The political landscape ten years ago was markedly different and pretty bleak. There were very few politicians embracing gay civil rights, and Republican legislators in the House and Senate introduced a Federal Marriage Amendment (FMA) to amend the Constitution. The proposed FMA would limit marriage to a union of one man and one woman, and expressly stated that no court could extend marriage rights to any couple under any circumstances.

Today the political climate and the court of public opinion is clearly on our side.

On Tuesday and Wednesday, the US Supreme Court heard oral arguments in two separate appellate actions related to same-sex marriage.

While I think it’s unlikely that the court will find the discriminatory Proposition 8 and the Defense of Marriage Act (DOMA) are constitutional measures, it’s likely that the court’s opinion will be narrow, and that’s OK.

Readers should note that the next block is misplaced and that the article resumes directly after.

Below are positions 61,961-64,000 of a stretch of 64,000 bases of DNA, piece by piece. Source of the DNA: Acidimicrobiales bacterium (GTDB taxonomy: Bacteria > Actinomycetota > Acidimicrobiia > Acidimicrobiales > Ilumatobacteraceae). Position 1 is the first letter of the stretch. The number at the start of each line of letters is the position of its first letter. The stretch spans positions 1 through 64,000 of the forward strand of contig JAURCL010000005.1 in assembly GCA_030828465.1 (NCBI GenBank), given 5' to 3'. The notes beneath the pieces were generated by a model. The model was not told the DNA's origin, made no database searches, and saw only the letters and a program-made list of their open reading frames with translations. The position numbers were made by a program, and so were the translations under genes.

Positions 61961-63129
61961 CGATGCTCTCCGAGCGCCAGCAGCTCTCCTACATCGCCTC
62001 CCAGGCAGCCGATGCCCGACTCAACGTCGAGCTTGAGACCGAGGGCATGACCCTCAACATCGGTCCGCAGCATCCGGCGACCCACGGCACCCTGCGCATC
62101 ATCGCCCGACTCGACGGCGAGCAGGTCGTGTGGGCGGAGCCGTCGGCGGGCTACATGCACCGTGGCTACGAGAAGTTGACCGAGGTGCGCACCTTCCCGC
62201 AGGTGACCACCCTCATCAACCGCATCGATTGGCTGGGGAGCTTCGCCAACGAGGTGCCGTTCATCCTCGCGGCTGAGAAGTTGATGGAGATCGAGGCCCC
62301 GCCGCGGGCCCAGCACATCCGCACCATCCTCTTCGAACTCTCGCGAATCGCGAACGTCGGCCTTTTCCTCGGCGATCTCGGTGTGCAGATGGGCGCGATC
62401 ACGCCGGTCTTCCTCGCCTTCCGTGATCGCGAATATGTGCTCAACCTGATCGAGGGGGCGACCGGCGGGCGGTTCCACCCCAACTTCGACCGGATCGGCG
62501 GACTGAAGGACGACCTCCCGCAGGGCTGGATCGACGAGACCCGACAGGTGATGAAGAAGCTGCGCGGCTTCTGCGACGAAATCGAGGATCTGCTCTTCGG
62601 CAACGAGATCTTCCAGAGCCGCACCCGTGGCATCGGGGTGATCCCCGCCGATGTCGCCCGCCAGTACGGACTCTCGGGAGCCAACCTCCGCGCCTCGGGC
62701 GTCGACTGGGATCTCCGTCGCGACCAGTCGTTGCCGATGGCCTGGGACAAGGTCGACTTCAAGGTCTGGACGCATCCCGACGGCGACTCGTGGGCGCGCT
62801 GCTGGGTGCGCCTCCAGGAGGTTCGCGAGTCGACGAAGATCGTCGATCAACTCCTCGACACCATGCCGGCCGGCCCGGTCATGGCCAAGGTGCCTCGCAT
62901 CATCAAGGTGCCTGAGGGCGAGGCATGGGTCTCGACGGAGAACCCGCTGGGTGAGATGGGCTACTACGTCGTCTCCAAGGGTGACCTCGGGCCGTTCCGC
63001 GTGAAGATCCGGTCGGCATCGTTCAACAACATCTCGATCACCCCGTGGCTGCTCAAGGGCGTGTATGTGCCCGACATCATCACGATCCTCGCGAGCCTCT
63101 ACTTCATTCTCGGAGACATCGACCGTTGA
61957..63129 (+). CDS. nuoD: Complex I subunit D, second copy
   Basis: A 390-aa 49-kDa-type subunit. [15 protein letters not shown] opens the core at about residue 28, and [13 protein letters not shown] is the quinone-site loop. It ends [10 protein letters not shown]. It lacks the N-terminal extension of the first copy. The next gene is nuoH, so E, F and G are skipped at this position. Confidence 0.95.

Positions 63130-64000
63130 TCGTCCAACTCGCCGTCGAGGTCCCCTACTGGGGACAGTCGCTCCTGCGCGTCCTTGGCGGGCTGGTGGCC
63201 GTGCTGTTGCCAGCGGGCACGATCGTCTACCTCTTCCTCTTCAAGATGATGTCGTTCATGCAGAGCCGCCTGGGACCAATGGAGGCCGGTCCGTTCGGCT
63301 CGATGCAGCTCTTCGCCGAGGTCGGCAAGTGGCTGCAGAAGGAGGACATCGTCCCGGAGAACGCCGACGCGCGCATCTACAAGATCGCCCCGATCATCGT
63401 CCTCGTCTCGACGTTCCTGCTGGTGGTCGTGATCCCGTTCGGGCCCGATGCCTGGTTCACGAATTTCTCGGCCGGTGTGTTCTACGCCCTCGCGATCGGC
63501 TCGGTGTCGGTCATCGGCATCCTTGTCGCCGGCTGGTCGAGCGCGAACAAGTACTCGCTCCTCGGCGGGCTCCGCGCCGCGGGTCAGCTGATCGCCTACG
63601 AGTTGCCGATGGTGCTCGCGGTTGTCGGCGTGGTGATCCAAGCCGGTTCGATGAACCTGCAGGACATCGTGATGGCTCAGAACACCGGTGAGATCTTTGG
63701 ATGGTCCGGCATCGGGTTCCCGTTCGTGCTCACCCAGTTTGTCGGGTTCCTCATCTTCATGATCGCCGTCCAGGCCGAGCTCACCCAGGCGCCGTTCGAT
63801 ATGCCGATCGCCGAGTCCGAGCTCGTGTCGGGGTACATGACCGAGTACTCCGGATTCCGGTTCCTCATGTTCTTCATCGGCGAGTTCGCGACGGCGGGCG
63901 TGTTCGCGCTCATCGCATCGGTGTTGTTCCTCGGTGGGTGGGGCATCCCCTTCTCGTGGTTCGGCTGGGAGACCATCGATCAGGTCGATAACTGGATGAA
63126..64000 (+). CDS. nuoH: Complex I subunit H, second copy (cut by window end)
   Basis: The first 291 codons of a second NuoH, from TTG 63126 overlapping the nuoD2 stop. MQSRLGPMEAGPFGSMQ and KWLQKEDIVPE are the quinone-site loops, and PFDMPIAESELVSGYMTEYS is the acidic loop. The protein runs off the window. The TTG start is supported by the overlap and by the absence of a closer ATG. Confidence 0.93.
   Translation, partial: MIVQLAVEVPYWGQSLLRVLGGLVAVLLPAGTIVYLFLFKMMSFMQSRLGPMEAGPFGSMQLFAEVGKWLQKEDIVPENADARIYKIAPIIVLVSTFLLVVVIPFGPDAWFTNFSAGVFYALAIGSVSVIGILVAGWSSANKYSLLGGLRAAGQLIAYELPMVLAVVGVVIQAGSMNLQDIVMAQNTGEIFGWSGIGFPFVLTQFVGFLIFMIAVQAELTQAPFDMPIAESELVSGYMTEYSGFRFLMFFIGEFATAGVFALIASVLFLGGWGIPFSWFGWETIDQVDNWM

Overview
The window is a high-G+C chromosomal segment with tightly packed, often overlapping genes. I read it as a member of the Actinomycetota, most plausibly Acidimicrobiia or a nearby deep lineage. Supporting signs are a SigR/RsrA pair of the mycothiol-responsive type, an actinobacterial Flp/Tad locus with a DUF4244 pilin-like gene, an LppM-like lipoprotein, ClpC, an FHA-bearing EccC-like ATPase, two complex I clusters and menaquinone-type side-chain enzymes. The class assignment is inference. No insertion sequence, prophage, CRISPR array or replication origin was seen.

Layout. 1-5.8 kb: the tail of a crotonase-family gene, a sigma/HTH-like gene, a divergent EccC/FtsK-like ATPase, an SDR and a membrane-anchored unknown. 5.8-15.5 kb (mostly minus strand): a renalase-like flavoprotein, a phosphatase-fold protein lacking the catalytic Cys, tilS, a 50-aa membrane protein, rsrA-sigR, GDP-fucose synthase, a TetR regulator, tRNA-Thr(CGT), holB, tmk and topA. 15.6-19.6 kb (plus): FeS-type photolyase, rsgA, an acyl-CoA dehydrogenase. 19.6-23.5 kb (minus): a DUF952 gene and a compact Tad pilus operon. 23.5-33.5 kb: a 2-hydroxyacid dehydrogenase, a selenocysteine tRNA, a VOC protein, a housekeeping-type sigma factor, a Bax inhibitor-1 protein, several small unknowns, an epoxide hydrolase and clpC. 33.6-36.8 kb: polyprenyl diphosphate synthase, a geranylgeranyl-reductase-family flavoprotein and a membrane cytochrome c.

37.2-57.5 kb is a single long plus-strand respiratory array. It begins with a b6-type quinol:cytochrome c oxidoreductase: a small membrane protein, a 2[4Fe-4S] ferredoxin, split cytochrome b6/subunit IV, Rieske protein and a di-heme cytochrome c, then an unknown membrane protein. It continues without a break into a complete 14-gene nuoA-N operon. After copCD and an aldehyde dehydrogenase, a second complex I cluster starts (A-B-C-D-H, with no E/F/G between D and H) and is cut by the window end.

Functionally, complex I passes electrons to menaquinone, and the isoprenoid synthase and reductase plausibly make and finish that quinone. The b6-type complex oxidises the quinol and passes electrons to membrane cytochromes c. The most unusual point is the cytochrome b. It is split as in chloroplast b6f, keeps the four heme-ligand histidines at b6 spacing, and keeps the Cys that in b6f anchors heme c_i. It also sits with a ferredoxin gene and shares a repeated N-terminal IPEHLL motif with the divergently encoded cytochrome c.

We would love a broad sweeping decision that legalizes gay marriage nationwide, but the oral arguments revealed that the court is reluctant to move in that direction. Regardless, it’s the love and commitment we have for each other that legitimizes our relationships, not these two court decisions.

On Tuesday the court’s focus was on Hollingsworth v. Perry, which is also known as California’s Proposition 8 case.

January 2004 - The San Francisco Experiment

In 2004 newly elected Mayor Gavin Newsom authorized the San Francisco County Clerk to issue marriage licenses to same-sex couples. In a 4 week period, over 4,000 gay couples descended on San Francisco from all 50 states to get married. The California Supreme Court ruled that Mayor Newsom lacked the authority to bypass state law, and voided and annulled the marriages.

Various parties filed suit in the California Supreme Court, challenging the state’s civil code and marriage regulations that limited marriage to opposite sex couples.